Experts say Utah's economy will be on the rebound in 1989 and a landmark free trade agreement between the United States and Canada could play a role in the local economy's upward climb.
Utah already enjoys a healthy trade surplus with Canada, and the new free trade pact that went into effect Jan. 1 has the potential of continuing that relationship, while creating local jobs and business opportunities, according to the U.S. Department of Commerce."Through the (agreement), Utah consumers and manufacturers alike will benefit from reduced prices and a greater diversity of available products brought about by greater competition, rationalized production and more efficient business operations," the department said.
The trade agreement was agreed to reluctantly at first by the U.S. Congress and later almost scuttled by the Canadian Senate, forcing Prime Minister Brian Mulroney to call an election before it finally passed Parliament.
Under the pact, tariffs will be phased out over the next 10 years between the two giant trading partners and pave the way for expanded crossborder financial investment and trade in energy and services.
U.S. Customs officials said tariffs will be dropped immediately on such tourist goods as fur garments, whiskey and rum, skis and skates. Also, as of Sunday, tariffs would fall by 20 percent on jewelry and some meats and musical instruments and by 10 percent on textiles, apparel, tires, wine and beer, and watches.
In 1986, Utah exported $293.5 million in commodities to Canada, while importing more than $105 million in Canadian goods, Department of Commerce statistics said.
The top three Utah exports to Canada in 1986 were precious metals and alloys ($184.5 million), electronic computers ($23.3 million) and phosphate rock ($9.8 million). Other exports include non-ferrous metals and alloys, telecommunication and related equipment, various inedible end products, mining and natural resources equipment, medical and lab supplies and motor vehicles.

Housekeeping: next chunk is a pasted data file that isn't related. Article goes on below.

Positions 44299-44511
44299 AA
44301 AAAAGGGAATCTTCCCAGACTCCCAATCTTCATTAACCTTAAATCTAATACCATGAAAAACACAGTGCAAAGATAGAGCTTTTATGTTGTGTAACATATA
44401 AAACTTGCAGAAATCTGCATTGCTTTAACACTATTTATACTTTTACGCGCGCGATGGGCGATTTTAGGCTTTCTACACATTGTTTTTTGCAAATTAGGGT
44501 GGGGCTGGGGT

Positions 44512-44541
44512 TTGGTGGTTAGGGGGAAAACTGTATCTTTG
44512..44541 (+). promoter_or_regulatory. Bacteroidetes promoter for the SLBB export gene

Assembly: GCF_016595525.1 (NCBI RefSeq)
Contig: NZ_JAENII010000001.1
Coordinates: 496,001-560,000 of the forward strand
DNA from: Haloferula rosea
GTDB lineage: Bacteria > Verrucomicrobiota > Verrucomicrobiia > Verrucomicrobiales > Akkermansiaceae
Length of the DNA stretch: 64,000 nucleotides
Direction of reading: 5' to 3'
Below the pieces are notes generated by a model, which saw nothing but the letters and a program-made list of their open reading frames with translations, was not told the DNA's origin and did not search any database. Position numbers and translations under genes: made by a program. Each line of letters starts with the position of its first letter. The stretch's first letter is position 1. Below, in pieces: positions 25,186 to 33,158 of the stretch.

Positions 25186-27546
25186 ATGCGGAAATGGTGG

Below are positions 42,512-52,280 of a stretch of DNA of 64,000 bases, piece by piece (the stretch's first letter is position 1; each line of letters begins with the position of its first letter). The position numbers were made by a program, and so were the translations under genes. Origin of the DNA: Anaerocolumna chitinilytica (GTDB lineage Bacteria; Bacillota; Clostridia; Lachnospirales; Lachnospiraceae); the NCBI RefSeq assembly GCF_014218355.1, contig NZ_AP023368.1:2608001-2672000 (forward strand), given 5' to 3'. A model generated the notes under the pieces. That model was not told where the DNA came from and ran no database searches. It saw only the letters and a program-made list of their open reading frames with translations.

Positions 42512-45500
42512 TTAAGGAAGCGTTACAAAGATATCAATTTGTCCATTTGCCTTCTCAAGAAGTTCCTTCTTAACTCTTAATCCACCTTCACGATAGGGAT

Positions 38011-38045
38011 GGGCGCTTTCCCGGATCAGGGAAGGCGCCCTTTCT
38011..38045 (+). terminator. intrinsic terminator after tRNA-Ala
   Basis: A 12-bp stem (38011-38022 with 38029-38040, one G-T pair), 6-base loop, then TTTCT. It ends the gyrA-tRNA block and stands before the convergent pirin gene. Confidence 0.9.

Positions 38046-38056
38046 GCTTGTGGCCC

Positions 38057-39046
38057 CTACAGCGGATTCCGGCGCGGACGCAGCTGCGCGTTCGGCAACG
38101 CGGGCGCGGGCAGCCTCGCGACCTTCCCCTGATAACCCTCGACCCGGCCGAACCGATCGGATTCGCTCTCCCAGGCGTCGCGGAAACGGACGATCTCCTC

Meanwhile, leading Canadian imports to Utah include live animals ($13.2 million), petroleum and coal products ($12.1 million), aircraft engines and parts ($7.1 million) and newsprint ($6.7 million).
Canada accounts for $518 million of the $2.8 billion foreign countries have invested in Utah in property, plants and equipment. Canadian tourists spent $9 million in Utah during 1986.
"We set up offices to establish trade with the Pacific Rim, but we already export more to Ontario," said Earl H. Fry, specialist in Canadian affairs at Brigham Young University's Kennedy Center for International Studies.
Fry's comments came at a seminar last year at Salt Lake Community College on trade with Canada. He said the export of domestic goods has increased whenever free trade agreements are entered into.
"The greatest opportunities are for computer and electronics firms," he said.
Department of Commerce figures said the agreement's elimination of a 3.9 percent duty next year can boost sales of Utah's computer and electronics products to Canada.
Government contract opportunities will be expanded through the agreement, the department said, which would make Utah firms eligible to compete for an additional $500 million in Canadian federal public sector purchases.
Opportunities for transportation manufacturers, financial and professional services, and foreign investing will be enhanced by the trade agreement. Entry procedures for traveling business professionals will also be simplified.
The trade pact will hurt Utah's struggling uranium and energy industries. But, Fry said, those industries were never competitive with Canada.
The agreement will provide free bilateral energy trade, giving Utahns access to Canada's energy supplies and doing away with restrictions on Utah energy exports.
Southern Utah's uranium mining industry already has been hard hit by Canadian competition, and officials in San Juan County believe the free-trade agreement could completely shut down the state's operations, resulting in the loss of about 200 jobs.
The exact overall impact the agreement would have on Utah employment is not known, but the Department of Commerce said thousands of Utah jobs are directly related to trade with Canada and that number is expected to increase as trade in other industries improves.